TODAY’S READING: JOB 21-24
By this point in the book, Job has heard quite a bit from his friends. His friends have repeatedly told Job in different ways that his situation is somehow a result of some hidden or unconfessed sin. Job is reaching his limit on these accusations. Therefore, in Job 21:34, he said, “How then will you comfort me with empty nothings? There is nothing left of your answers but falsehood.”
What is Job saying here?
First, the words of his friends are vanity. The words are a bunch of hot air and empty breath. In addition to these ideas, the word for empty nothings can also mean an idol. Perhaps, the words of Job’s friends are simply a parroting of their religion, which has become an idol for them.
Second, Job has taken the answers of his friends as falsehood. But, the Hebrew word used here isn’t so much about truth or lie as it is about fraud, disloyalty, infidelity, and unfaithfulness. Job feels that his friends breached the fidelity of their relationship by their empty words and constant accusations.
But, unlike the friends of Job, we have a friend that sticks closer than brother. Jesus.
What is different about Jesus? Why are his words received differently than the words of Job’s friends?
Six times the gospels record Jesus having compassion for someone. The Greek word means compassion, pity, or deep empathy. But, the word has to do with the motion coming from the bowels or deep in the gut.
Unlike Job’s friends, when Jesus came upon someone who was oppressed, diseased, or suffering, Jesus sided with them. He got into their shoes in a very real way.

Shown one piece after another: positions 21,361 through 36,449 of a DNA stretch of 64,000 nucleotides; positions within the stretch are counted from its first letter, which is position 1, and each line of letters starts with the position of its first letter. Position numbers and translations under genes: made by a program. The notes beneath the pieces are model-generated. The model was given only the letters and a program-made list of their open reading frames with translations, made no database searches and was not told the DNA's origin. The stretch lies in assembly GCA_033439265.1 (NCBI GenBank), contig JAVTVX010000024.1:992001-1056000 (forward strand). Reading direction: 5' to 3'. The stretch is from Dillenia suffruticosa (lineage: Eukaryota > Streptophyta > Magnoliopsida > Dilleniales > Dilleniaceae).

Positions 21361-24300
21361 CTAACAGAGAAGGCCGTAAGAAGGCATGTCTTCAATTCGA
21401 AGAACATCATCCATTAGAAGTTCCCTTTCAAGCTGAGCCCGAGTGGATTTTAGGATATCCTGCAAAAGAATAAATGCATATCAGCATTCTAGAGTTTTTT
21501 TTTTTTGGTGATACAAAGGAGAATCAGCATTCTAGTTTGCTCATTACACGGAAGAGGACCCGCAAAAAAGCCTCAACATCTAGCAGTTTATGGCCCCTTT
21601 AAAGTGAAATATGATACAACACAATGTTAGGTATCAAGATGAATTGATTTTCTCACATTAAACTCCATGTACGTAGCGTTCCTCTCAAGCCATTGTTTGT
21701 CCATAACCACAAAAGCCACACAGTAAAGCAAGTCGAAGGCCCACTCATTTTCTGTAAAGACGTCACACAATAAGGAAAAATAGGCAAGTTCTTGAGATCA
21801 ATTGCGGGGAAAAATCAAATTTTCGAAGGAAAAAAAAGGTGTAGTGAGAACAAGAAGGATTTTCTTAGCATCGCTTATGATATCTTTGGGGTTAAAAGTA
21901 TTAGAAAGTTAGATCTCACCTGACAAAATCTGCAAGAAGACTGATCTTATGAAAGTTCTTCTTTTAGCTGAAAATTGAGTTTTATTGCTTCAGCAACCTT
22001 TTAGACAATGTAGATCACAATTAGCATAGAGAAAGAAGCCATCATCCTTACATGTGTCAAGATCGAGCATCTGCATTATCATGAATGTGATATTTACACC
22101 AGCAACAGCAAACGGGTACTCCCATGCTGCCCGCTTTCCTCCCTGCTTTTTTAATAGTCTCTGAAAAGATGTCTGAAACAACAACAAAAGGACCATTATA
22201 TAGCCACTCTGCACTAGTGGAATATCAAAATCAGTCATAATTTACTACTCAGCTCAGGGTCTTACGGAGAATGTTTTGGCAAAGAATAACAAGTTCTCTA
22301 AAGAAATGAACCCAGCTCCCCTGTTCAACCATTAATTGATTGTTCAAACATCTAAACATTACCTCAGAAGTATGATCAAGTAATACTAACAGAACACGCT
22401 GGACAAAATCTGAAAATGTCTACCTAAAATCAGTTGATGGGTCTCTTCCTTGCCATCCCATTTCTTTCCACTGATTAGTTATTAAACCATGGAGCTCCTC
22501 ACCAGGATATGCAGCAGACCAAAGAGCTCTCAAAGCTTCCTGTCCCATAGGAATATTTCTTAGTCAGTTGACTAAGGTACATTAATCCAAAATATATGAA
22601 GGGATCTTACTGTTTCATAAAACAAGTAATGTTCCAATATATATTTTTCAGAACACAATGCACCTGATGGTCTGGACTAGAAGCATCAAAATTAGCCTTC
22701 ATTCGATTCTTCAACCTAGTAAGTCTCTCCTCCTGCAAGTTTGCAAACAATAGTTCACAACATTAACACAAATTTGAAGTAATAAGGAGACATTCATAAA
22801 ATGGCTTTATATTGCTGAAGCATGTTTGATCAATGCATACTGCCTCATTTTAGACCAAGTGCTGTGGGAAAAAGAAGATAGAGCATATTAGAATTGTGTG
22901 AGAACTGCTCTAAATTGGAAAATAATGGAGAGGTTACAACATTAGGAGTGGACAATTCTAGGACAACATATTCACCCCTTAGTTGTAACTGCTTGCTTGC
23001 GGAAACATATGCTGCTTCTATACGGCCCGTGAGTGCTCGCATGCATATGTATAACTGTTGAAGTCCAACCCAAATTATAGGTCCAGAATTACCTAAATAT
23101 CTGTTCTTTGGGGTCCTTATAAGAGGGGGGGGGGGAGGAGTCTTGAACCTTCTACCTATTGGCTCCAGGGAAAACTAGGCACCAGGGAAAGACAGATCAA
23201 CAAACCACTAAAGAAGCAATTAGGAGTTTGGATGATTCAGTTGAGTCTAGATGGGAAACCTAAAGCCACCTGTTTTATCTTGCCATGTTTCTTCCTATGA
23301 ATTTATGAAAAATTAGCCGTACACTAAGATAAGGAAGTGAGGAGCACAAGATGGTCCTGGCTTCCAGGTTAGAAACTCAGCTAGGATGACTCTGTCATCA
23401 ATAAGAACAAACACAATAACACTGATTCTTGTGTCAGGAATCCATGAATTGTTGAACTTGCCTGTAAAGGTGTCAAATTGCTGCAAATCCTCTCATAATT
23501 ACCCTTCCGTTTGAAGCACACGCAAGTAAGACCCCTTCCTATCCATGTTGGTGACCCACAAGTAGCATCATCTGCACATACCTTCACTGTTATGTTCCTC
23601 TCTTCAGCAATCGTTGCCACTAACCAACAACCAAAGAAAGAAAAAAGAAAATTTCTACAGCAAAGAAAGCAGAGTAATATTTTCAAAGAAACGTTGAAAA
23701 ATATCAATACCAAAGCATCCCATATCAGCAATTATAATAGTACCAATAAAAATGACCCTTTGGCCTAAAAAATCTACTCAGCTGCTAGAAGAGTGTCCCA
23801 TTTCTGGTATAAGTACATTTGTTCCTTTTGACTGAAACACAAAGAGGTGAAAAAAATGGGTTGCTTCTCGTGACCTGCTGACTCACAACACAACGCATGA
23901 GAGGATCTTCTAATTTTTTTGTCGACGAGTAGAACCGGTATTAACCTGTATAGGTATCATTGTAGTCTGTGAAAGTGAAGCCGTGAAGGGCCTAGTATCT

Hebrews 2:14, 17-18 says, “Since therefore the children share in flesh and blood, he [Jesus] himself partook of the same things…Therefore he had to be made like his brothers in every respect, so that he might become a merciful high priest in service to God, to make propitiation for the sins of the people. For because he himself has suffered when tempted, he is able to help those who are being tempted.”
Jesus experienced everything that any of us experience. And, it was those experiences that made it possible for Jesus to come along side us and show compassion instead of attacking and accusing us like Job’s friends.
Compassion was required for Jesus to be a merciful and faithful high priest in service to God. And, as we are called to priests, participating in the ministry of reconciliation, we need to walk in compassion the way Jesus did. Our first response needs to be compassion, to come along side the oppressed and suffering, instead of searching to find ways that they are wrong and the cause of their own dreadful situation.